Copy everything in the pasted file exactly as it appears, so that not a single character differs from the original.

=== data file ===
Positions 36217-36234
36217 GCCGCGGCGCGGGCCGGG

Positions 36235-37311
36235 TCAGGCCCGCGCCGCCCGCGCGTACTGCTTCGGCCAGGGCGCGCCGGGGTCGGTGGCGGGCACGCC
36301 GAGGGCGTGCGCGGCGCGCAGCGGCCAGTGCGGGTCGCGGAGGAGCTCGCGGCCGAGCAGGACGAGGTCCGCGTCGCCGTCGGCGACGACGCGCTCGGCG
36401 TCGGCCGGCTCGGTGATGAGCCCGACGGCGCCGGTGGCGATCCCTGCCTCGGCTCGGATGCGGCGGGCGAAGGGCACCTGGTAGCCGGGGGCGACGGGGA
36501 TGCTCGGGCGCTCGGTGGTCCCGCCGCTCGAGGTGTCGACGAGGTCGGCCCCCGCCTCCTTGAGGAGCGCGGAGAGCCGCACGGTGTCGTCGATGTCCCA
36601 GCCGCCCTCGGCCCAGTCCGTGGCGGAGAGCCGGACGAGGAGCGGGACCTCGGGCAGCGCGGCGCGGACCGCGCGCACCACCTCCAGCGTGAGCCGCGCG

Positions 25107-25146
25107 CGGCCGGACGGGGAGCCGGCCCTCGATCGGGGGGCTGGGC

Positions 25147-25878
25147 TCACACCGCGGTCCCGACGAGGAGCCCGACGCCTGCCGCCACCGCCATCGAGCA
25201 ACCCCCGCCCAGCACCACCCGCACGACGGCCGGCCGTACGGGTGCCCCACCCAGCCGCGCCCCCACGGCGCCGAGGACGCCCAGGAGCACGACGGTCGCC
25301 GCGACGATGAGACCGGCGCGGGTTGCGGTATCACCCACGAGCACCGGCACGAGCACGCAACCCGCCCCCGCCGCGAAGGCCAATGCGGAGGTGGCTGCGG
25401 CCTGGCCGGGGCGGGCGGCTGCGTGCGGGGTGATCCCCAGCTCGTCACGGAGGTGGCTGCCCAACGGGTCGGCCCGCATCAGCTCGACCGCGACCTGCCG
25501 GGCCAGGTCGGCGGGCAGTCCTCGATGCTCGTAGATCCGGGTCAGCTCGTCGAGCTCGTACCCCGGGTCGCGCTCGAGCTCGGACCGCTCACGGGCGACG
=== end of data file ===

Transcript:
Positions 36217-36234
36217 GCCGCGGCGCGGGCCGGG

Positions 36235-37311
36235 TCAGGCCCGCGCCGCCCGCGCGTACTGCTTCGGCCAGGGCGCGCCGGGGTCGGTGGCGGGCACGCC
36301 GAGGGCGTGCGCGGCGCGCAGCGGCCAGTGCGGGTCGCGGAGGAGCTCGCGGCCGAGCAGGACGAGGTCCGCGTCGCCGTCGGCGACGACGCGCTCGGCG
36401 TCGGCCGGCTCGGTGATGAGCCCGACGGCGCCGGTGGCGATCCCTGCCTCGGCTCGGATGCGGCGGGCGAAGGGCACCTGGTAGCCGGGGGCGACGGGGA
36501 TGCTCGGGCGCTCGGTGGTCCCGCCGCTCGAGGTGTCGACGAGGTCGGCCCCCGCCTCCTTGAGGAGCGCGGAGAGCCGCACGGTGTCGTCGATGTCCCA
36601 GCCGCCCTCGGCCCAGTCCGTGGCGGAGAGCCGGACGAGGAGCGGGACCTCGGGCAGCGCGGCGCGGACCGCGCGCACCACCTCCAGCGTGAGCCGCGCG

Positions 25107-25146
25107 CGGCCGGACGGGGAGCCGGCCCTCGATCGGGGGGCTGGGC

Positions 25147-25878
25147 TCACACCGCGGTCCCGACGAGGAGCCCGACGCCTGCCGCCACCGCCATCGAGCA
25201 ACCCCCGCCCAGCACCACCCGCACGACGGCCGGCCGTACGGGTGCCCCACCCAGCCGCGCCCCCACGGCGCCGAGGACGCCCAGGAGCACGACGGTCGCC
25301 GCGACGATGAGACCGGCGCGGGTTGCGGTATCACCCACGAGCACCGGCACGAGCACGCAACCCGCCCCCGCCGCGAAGGCCAATGCGGAGGTGGCTGCGG
25401 CCTGGCCGGGGCGGGCGGCTGCGTGCGGGGTGATCCCCAGCTCGTCACGGAGGTGGCTGCCCAACGGGTCGGCCCGCATCAGCTCGACCGCGACCTGCCG
25501 GGCCAGGTCGGCGGGCAGTCCTCGATGCTCGTAGATCCGGGTCAGCTCGTCGAGCTCGTACCCCGGGTCGCGCTCGAGCTCGGACCGCTCACGGGCGACG